The director, Eric Appleby, said the charity and other alcohol-advice agencies were bracing themselves for a Christmas and New Year rush. "This is the first time that we have been able to put an accurate figure on the numbers ... receiving help on any given day - and the figure of 10,000 is bound to go up over the Christmas period, given the amount of alcohol consumed and holiday closures." The study, the first of its kind, carried out just before Christmas last year, shows men accounted for two-thirds of self-referrals and the average age of people seeking help was 41. Nearly half the people requiring help said they were concerned about their psychological health. Physical health was the main concern of 27 per cent; relationship problems 20 per cent; and a combination of work and financial problems 7 per cent.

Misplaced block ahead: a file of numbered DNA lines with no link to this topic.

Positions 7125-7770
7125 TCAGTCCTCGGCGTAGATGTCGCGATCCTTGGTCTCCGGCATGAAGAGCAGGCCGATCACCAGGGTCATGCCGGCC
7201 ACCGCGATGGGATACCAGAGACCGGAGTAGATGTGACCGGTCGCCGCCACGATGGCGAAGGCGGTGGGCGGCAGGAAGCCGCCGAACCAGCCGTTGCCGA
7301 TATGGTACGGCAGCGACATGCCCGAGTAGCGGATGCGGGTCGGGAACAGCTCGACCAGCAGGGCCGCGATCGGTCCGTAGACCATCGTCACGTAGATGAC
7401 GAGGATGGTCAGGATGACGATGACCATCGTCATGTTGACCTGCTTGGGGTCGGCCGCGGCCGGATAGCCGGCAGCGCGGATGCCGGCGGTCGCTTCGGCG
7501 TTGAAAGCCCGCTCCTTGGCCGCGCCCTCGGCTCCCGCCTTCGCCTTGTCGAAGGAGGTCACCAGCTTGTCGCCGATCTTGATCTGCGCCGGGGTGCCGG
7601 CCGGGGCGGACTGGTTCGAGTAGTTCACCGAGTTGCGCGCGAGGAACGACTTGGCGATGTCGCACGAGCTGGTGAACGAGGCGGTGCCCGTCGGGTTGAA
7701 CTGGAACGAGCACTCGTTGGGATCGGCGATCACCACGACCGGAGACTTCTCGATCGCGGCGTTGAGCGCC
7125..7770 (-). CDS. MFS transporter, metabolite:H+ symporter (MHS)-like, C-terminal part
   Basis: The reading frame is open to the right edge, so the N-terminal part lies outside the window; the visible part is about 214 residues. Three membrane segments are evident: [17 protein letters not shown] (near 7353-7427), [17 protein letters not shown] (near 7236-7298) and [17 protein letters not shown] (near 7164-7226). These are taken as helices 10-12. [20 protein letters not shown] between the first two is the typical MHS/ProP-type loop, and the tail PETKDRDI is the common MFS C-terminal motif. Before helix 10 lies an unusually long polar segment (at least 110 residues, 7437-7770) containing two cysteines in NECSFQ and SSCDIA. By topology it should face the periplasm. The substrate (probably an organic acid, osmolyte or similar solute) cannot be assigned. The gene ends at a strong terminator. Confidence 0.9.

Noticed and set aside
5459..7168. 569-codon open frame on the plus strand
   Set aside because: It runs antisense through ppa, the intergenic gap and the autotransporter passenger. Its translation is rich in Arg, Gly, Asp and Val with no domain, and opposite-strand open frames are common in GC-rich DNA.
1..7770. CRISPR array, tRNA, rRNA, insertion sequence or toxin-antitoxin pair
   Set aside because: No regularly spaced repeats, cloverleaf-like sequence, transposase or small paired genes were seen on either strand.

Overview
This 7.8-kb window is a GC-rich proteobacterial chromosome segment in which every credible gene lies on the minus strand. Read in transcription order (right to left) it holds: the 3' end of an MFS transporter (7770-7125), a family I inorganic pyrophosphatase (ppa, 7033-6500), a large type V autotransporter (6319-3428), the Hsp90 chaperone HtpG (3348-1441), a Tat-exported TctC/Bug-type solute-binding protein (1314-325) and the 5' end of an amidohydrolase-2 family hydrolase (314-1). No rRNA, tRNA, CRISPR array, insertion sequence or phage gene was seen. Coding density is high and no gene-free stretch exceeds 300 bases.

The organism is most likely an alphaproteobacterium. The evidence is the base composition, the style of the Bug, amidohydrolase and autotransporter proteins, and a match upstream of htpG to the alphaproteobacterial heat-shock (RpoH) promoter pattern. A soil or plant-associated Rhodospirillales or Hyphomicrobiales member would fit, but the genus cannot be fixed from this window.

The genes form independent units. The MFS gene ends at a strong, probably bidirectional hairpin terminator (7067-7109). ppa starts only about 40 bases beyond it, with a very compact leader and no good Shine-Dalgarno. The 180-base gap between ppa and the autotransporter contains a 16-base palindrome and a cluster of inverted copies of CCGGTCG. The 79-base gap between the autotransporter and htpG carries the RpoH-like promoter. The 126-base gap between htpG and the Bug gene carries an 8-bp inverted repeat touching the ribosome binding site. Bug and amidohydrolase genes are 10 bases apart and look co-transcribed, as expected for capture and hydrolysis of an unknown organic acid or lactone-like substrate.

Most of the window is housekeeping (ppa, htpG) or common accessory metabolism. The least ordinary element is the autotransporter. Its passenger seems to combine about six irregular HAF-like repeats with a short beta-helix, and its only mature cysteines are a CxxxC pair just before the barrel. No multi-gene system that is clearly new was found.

Mr Appleby said the figures showed the scale of alcohol abuse. "Perhaps the most important thing to note about these figures is that it's not right just to be concerned about drugs and young people - 85 per cent of the sample used no drugs other than alcohol, thereby killing the myth that people generally seek help with a cocktail of alcohol and drug problems."Reuse content